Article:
A simpler way of getting around this problem, however, might be to consider that, at least in the context of this film, reading too deeply into characterization (as I just spent the last paragraph doing) is perhaps counterproductive. This film presents us not so much with fully fleshed-out characters as with representitives of types. Much like the figures in a fairy tale by the Brothers Grimm, one gets the impression that one need not understand why a character does what he or she does, but only that he or she does (does anyone question why, for example, Jack is gullible enough to exchange the family cow for a few magic beans, or why Goldilocks has no qualms about sneaking into a house while its occupants are out?). This approach would more than likely fail in a talking picture or a stage production, as those are heavily dependent on on characterization and dialogue to communicate. In a silent film, however, the means of communication is almost entirely visual, so this approach to storytelling manages to be effective.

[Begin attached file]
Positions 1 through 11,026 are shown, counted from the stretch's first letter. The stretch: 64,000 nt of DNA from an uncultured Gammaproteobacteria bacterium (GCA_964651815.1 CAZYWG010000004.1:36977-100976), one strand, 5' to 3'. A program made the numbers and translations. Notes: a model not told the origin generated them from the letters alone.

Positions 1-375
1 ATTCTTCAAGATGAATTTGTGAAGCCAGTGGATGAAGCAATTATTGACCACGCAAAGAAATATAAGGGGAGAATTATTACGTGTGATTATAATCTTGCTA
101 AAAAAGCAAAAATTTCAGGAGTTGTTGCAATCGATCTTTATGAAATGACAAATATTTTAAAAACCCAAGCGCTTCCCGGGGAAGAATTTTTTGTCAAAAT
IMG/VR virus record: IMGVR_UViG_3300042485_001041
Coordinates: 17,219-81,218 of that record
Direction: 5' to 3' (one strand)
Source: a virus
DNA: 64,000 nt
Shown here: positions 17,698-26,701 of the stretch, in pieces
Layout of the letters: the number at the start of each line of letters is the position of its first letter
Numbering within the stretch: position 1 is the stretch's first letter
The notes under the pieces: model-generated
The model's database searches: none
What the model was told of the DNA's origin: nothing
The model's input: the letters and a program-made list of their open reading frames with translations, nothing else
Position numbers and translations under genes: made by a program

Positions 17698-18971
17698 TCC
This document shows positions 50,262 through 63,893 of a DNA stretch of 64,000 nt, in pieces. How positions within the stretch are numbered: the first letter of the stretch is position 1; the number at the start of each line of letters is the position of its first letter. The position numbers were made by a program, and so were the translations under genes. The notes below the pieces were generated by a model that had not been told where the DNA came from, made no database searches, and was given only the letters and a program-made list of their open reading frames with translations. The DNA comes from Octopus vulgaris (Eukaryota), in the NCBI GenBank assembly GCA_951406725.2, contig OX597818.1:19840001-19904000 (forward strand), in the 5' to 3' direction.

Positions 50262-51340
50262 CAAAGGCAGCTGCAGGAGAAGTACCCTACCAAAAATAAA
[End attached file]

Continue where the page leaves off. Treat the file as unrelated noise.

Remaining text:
The scenes which follow the reconciliation -- however improbable it might be -- mark a significant shift in tone from the earlier portion of the film. Whereas the buildup to the near-killing feels dark and increasingly suspenseful, the film takes on a much lighter aura in the wake of the cathartic scene in the chapel -- it's as though the audience is privy to the Man and Wife newfound happiness. The Man and Wife eventually arrive at an amusement park, where they cavort like a young couple on their first date (indeed, their first date might well have been here). The scenes in the amusement park are perhaps the most visually appealing in the film -- F.W. Murnau's expressionist pedigree manifests itself in the art direction here, as the amusement park looks like an amalgamation of Asbury Park and The Cabinet of Dr. Caligari.